I know this post is late in the season but it's that time of the year when I want to be in the great outdoors exploring by bike under the summer sun. While temperatures start to rise, at least here in NY, I thought a little refresher could help along the journey. When I first started cycling in summer in NYC, it was humid, sticky, and completely pointless dressing up. As a city girl, I've shared posts about summer bicycle lifestyle that shared information from summer hair tutorials to what to wear. Now that I live in upstate NY and road cycle, I'm having a whole other experience with the heat and humidity. Almost the kind that stops me in my tracks while I sweat through my kit while climbing, longing for the better days of cold summers in SF. With that said, I think I now have a better idea of how to beat the extreme heat while getting the most out of my ride. Whether you're on a group ride, solo ride, or bike packing, here are some tips to keep you feeling good on your bike this summer too.
Check the weather first thing so you can plan for hot weather riding. One thing I've learned to do is plan my rides early in the day while it's still cool. Sometimes that means waking up at 6am to eat and head out before the high sun starts to hit. You can also ride in the later afternoon while the sun is setting but there is nothing like the cool fresh morning air. If you're not very good at tolerating heat, acclimating and learning how to adjust to time and seasonal change can make your ride more comfortable when you find the right time and temperature to roll out.
Riding a bike is good for your health and all that fresh air is good for your skin. However, we are more prone to sun damage, fatigue, and burnout on a hot day. As much as we are likely to achieve the striking cycling tan we all hope to have, we must pay a little more attention to the elements effect on our body and the gear we wear. Light-weight-SPF-proof-kits, caps, sun glasses, and a little sunscreen can go a long way in sun proofing yourself while getting the most out of your rides in the hotter seasons.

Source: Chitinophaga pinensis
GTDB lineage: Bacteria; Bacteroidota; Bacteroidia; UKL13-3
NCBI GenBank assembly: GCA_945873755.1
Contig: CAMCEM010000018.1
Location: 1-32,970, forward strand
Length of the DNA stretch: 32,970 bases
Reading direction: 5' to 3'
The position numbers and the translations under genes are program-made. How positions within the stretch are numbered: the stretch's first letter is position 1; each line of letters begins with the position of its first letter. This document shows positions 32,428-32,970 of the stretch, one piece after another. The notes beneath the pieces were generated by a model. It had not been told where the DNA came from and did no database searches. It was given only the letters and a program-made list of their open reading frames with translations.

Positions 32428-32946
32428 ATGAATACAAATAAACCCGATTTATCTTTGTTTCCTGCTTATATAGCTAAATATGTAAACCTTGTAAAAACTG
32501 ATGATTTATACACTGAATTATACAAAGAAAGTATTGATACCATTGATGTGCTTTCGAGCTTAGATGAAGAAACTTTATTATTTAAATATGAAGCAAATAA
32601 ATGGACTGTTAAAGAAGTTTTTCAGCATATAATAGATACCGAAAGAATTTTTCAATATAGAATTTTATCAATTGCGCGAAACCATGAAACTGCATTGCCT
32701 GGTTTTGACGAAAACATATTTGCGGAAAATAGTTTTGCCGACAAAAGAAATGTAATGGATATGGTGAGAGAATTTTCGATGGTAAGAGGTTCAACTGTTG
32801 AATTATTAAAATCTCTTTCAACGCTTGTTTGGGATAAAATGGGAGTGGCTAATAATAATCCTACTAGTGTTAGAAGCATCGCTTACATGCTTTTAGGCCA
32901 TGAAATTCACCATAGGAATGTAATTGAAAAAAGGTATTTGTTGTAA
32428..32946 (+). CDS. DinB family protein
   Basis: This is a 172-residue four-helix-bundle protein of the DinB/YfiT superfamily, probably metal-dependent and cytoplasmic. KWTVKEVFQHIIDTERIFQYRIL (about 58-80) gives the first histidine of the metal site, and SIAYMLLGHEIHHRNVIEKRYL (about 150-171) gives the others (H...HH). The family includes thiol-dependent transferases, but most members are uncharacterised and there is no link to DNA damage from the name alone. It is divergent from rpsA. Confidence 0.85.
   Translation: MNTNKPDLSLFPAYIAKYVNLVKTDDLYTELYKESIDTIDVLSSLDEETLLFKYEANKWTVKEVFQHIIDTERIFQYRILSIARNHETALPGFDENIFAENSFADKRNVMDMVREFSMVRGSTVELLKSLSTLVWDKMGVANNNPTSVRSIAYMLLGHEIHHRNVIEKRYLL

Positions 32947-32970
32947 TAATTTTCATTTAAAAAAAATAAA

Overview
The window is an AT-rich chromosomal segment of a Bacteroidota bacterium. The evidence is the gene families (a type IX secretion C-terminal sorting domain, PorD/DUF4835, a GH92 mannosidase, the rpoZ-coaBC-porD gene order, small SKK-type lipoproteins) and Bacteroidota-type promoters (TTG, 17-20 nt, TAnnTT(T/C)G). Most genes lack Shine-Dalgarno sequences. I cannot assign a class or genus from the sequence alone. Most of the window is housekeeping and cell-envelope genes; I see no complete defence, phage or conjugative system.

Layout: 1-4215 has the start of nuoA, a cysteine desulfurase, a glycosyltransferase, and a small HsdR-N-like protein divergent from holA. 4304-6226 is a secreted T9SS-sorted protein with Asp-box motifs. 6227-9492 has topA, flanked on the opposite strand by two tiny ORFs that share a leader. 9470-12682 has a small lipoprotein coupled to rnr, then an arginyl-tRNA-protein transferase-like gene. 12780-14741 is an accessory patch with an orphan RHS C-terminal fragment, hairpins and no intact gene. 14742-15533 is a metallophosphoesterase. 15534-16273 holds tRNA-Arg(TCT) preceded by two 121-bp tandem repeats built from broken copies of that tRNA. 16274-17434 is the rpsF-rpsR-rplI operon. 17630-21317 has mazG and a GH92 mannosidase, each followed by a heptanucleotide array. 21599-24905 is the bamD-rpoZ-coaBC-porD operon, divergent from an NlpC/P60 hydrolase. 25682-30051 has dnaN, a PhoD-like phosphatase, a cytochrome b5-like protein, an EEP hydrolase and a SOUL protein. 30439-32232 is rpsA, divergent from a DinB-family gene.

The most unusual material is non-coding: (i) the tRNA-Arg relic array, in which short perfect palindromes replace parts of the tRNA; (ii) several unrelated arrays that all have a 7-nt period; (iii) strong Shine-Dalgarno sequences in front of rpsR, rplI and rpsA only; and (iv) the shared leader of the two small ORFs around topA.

Hair and heating can be an issue. I for one have thick, heavy, and dark Latina hair, so my head tends to heat up and sweat very quickly. I'm not opposed to sweat but having a helmet with good ventilation is also key. When wearing a helmet, you can tie back hair, wear a headbands, or secure further in braids to keep it simple. If riding to a social gathering or event, take products or a comb with you to revive your style when you reach your destination. And if you find you can't tame your do, just wear a cycling cap!
Hydrating before and after a ride is always a great idea. It's a given that consuming water during a ride will keep you hydrated but it's always best to plan for the ride and recovery. As cyclists, we can be a little obsessed with the science behind our bodies functions and needs with food so we spend our energy right without bonking. In my bike touring days, I was told to stock up on electrolytes, sodium, and protein for long rides under the hot sun, so keeping keeping some food on a ride is always a good idea too.
I always try to ride hot and humid days with a slower relaxed pace. Reducing wattage and intervals is sometimes necessary which I don't mind when there is a good opportunity to just enjoy the beautiful scenery but if I'm trying to stay on top of my training, I just cycle indoors on the trainer since I don't tolerate heat very well! Keeping a good pace on a hot day can be refreshing and give you plenty of wind along the way to keep your cool.
For those who are looking for summer commuter tips, you can check out this post here. All riders are different and have their preferences but we can all learn something from each other. With that said, anyone have some experienced advice to share about cycling in hot weather? We can all use a little encouragement.
photo courtesy @ptran_no_more